Chrome users have been able to add homescreen shortcuts for their favorite websites for years, letting you quickly jump to a site without having to navigate the bookmarks folder, but they’ve always been just that: fancy links. With the latest Chrome beta, Google wants them to be something far greater.
Called Progressive Web Apps, they promise to offer the best of both worlds, allowing users to experience the power of a Google Play Store app without needing to go through a download
or update process. “It loads quickly, even on flaky networks, sends relevant push notifications, has an icon on the home screen, and loads as a top-level, full screen experience,” Google says.
The concept has been around since 2015, but it only just making it available in the beta version of Chrome for Android. How it works is simple: When you visit a Progressive Web App, you’ll be able to save it your homescreen like before (via a new Add Shortcut option), except now it won’t just be a fancy link. It will appear in your app drawer alongside everything else you’ve download
ed from the Play Store, and it will function just like a native app would, with the same settings, notifications, and subscriptions that you would find in a Play Store app.
You’re not even technically running them in Chrome. Once installed, Progressive Web Apps launch independently of the browser and work even when there isn’t an Internet connection. Updates are done silently in the background, they scale to any screen, and most importantly, they feel like a native app. As Google writes in a blog post:
“This new Add to Home screen feature is one more step in our journey to empower developers to build the best possible experience for their users, and we are committed to ensuring the same mechanisms for installing Progressive Web Apps are available to all browsers on Android.”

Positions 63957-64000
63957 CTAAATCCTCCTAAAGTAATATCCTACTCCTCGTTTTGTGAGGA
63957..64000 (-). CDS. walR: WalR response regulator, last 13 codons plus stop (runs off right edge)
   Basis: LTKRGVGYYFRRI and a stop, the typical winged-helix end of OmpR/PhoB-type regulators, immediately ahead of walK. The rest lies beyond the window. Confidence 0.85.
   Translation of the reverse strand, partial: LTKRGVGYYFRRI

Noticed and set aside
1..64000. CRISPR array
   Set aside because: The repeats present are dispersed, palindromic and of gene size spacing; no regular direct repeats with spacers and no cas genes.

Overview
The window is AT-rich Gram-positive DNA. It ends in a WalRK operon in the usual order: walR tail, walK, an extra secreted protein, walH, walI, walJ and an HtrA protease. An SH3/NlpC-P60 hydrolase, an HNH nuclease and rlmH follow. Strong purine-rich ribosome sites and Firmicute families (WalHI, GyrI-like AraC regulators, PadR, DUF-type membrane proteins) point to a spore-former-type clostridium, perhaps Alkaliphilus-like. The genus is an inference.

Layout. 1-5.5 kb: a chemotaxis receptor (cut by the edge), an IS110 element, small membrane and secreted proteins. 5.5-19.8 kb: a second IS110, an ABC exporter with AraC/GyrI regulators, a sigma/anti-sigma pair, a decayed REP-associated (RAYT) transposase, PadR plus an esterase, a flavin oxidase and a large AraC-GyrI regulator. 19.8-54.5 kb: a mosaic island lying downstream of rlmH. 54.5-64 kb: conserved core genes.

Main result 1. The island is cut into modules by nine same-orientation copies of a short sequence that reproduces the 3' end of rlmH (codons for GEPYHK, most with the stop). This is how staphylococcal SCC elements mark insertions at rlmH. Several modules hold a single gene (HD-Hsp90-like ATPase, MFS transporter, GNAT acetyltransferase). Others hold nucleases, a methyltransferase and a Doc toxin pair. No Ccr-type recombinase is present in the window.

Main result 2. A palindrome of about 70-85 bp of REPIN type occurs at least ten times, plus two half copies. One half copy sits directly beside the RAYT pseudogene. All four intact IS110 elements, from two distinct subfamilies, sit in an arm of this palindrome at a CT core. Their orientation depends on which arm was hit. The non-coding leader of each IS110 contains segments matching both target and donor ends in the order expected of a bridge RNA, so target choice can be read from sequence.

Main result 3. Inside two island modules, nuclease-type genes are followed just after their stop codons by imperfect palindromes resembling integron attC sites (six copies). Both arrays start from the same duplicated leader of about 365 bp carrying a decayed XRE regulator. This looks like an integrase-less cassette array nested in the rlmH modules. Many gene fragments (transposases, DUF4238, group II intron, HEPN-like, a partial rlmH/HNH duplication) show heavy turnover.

If you want to test them out, you can download
Chrome Canary, Google’s beta version of Chrome, in the Play Store. Then, navigate to chrome://flags, find the #enable-improved-a2hs experiement, and tap the Enable button. (Thanks for the tip, Android Police!) Then, when you visit one of Progressive Web Apps, you’ll be able to add it to your phone and play around with it. There aren’t too many sites available right now, but you will find a decent smattering of popular apps like Polymail, Flipboard, and the Financial Times.
This could be the future of mobile: Apps on Android are changing. A couple weeks ago, Google began testing its new Instant Apps that let users interact with aps without needing to download
them in the Play Store, but Progressive Web Apps takes that concept one step further. Not only do they eliminate the Play Store middleman altogether, they let developers build powerful apps right in Chrome and deliver them quickly without the hassle of download
s and updates, or concern about compatibility. Native apps have served us well (and likely will for years to comes), but Google is already thinking beyond the present implementation of apps to a future where everything is instant and connected.